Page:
Danish Intelligence Primary Marriott Bombing Target?
Former Indian intelligence chief B. Raman has issued a report at the South Asia Analysis Group which indicates Danish intelligence - and perhaps not the American CIA - may well have been the primary target of the bombing at the Marriott Hotel in Pakistan. Raman cites previous attacks on Danish targets inside Pakistan and the connection to Islamist rage at the Dutch publication of cartoon depicting the prophet Muhammad.
4. While Al Qaeda had claimed the responsibility for the blast outside the Danish Embassy in Islamabad on June 3, 2008, it did not in respect of the other strikes mentioned by Amir Mir. Al Qaeda targeted the Danish Embassy in protest against the cartoons on the Holy Prophet carried by the Danish media. It continues to call for more attacks on Danish targets.
5. After the controversy over the cartoons broke out two years ago, Denmark had drastically reduced the strength of its home-based staff in its Embassy in Islamabad. It was running a truncated mission with the help of either Pakistani recruits or Danish citizens of Pakistani origin. However, it is learnt that it was having a small office in the Marriott Hotel, which was staffed by officers of the Danish intelligence agency responsible for counter-terrorism. They were monitoring the developments relating to terrorism in Pakistan and maintaining a liaison with the Inter-Services Intelligence (ISI). The information about the presence of a small cell of the Danish intelligence in the hotel seems to have leaked out to Al Qaeda.6. The official figures of fatalities in the blast are 53. Of these, one has been described as a Danish citizen. Another Danish citizen is stated to be missing. An Agence France Press (AFP) report from Copenhagen says as follows: "A Danish intelligence agent is missing after Saturday's devastating suicide bomb attack on the Marriott hotel in Pakistan's capital Islamabad, Denmark's Foreign Minister said on Sunday."We are talking about a member of the intelligence services stationed at the embassy in Islamabad, with no sign of life," Per Stig Moeller told TV2 news channel. "What we have heard is that a Dane likely figures among the dead. If that proves to be the case, it would be profoundly tragic," he added, because he had been sent to Pakistan to improve security for Danish staff there. The Danish intelligence agency, PET, said in a separate statement that one of its agents, a security advisor, had been posted missing, presumed dead. A second PET official was unhurt, it said. Earlier, the Foreign Ministry's head of diplomacy Klavs Holm told AFP that teams were scouring the city's hospitals and other places looking for the missing national. "Several other Danes were in the hotel, they have been slightly hurt" in the explosion, Holm said, adding that these people, three in number, were all employed by the Danish Embassy in Islamabad. Saturday's suicide blast was "an attack on cooperation between Pakistan and the international community, because these Islamists, these fanatics, want to break relations between the West and the democratically-elected Pakistani Government," he added.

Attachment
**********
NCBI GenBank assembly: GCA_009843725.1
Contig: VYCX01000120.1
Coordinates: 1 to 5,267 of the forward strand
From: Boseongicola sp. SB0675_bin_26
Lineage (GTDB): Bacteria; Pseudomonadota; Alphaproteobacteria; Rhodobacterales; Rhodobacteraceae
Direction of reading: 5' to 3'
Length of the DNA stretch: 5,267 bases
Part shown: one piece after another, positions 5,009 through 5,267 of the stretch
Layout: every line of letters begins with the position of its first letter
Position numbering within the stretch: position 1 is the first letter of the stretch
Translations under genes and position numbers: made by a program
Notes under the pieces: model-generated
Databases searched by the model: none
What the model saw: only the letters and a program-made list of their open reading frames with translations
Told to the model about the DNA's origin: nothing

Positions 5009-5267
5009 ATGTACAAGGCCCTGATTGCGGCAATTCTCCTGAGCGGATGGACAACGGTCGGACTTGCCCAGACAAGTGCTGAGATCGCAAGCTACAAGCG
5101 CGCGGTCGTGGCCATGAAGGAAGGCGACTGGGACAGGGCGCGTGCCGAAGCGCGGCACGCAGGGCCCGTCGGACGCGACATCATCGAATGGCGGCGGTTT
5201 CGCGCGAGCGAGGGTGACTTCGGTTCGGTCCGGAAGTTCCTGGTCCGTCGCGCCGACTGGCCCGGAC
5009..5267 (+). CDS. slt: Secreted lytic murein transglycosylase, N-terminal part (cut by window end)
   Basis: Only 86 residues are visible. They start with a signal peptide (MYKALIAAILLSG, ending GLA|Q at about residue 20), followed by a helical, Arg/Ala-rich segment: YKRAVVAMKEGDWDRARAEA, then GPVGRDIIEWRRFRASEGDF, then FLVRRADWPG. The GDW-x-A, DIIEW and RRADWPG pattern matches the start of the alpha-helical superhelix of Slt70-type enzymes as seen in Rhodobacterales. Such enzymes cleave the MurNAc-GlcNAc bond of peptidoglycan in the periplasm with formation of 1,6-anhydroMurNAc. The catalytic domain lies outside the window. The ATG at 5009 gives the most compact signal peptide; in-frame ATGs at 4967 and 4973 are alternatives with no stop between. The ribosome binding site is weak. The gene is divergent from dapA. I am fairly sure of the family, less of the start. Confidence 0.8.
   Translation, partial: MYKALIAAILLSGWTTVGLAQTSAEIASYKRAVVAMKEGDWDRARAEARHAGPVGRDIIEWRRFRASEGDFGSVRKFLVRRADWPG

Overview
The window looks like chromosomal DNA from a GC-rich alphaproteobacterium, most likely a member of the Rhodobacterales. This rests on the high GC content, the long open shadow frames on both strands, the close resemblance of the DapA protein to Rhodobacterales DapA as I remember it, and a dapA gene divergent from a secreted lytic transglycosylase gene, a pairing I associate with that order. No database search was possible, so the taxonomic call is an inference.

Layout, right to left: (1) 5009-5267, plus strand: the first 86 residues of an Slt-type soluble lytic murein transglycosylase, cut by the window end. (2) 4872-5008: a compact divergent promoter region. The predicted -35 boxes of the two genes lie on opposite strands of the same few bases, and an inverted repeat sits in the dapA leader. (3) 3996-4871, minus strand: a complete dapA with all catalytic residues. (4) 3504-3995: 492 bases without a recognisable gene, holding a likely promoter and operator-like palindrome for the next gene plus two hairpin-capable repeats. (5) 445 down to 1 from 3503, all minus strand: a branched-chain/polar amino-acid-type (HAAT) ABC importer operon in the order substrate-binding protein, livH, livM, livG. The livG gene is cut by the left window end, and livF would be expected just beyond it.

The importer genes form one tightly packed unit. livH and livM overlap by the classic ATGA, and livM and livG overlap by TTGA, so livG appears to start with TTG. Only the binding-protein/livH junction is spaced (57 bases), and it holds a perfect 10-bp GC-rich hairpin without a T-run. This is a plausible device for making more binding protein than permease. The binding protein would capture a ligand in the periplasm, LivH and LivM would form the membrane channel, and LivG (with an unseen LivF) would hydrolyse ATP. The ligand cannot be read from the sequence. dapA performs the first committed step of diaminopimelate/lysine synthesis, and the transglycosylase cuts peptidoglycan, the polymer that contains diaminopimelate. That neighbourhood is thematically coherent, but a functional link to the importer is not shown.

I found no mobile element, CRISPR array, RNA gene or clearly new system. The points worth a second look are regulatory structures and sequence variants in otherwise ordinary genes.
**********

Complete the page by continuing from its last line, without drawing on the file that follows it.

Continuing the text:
As it stands, it appears one Danish intelligence agent is missing while at least two US Marines attached to the US Embassy in Pakistan are among the dead.
Whichever intelligence agency was the primary target, two things are important to come away from this with.
1. Distinguishing between 'al-Qaeda' as publicly perceived among Americans and the Harkat-ul-Jihad-al-Islami (HUJI) fellow travelers suspected as being responsible and referred to in B. Raman's article is useful only in the micro-level. They are part of the al-Qaeda umbrella established in 1998 as the International Islamic Front (IIF).
2. The primary physical target was not the Pakistani political system or any Pakistani politician - not President Zardari (PPP) and not Prime Minister Gilani (PPP). The physical primary target was foreign intelligence, whether the CIA, the Danish intelligence office at the Marriott or some other nation's organization. The attack served its ever-present secondary psychological effect, which was to strike the perception of al-Qaeda capabilities and that of weakness in the Pakistani government and security in the eyes of the Pakistani public.
When it comes to al-Qaeda targeting Pakistani political figures - and those who lie in waiting to replace them - within the context of the Taliban-al-Qaeda insurgency, readers may wish to revisit the PrincipalAnalysis on the subject earlier this month.
Al-Qaeda must be (and has been) more discerning when targeting political figures in the Pakistani government. The useful PML-N politicians headed by Nawaz Sharif (bought and paid for al-Qaeda goods) cannot be included as victims in an attack as indiscriminate as a dump truck loaded with 1,300lbs of explosives, mines, mortars and aluminum powder. Remember, Bhutto was assassinated with a bullet, and the recent attempt on PM Gilani's life was with an armor-piercing sniper round that pierced the double-layered bullet-proof glass in his US-supplied armored limousine.
Nawaz Sharif's PML-N, virulent in their opposition to both the ruling PPP and the United States, are too useful to al-Qaeda to risk alienating them through collateral damage from attacks by imprecise and massive bombings.